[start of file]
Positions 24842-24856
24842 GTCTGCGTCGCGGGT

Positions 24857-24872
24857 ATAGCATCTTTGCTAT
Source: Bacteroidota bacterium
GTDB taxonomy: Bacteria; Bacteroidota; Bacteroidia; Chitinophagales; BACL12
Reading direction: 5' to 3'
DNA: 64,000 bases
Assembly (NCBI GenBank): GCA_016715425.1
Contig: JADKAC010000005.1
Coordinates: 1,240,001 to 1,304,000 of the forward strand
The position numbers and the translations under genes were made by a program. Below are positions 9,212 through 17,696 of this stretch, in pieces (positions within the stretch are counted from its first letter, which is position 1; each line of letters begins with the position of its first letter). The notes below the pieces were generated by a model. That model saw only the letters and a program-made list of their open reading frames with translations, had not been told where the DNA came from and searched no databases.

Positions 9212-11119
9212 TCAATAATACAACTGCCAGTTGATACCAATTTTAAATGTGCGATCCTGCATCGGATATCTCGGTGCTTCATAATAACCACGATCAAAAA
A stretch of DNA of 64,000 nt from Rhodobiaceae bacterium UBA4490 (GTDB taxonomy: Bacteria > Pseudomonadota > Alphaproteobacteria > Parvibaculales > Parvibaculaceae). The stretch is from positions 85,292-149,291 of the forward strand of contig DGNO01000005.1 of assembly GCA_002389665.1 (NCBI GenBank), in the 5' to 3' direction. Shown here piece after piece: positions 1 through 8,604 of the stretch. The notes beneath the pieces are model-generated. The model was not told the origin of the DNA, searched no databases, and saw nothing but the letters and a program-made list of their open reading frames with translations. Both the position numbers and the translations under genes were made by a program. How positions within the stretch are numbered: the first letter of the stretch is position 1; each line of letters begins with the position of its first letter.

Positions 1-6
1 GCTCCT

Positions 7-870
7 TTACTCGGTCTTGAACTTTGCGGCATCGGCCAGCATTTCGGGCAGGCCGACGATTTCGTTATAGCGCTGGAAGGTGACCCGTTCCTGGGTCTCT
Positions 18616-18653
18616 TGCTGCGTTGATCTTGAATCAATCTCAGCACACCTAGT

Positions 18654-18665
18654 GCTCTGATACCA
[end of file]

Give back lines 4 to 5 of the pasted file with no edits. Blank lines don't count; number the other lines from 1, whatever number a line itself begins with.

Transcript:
24857 ATAGCATCTTTGCTAT
Source: Bacteroidota bacterium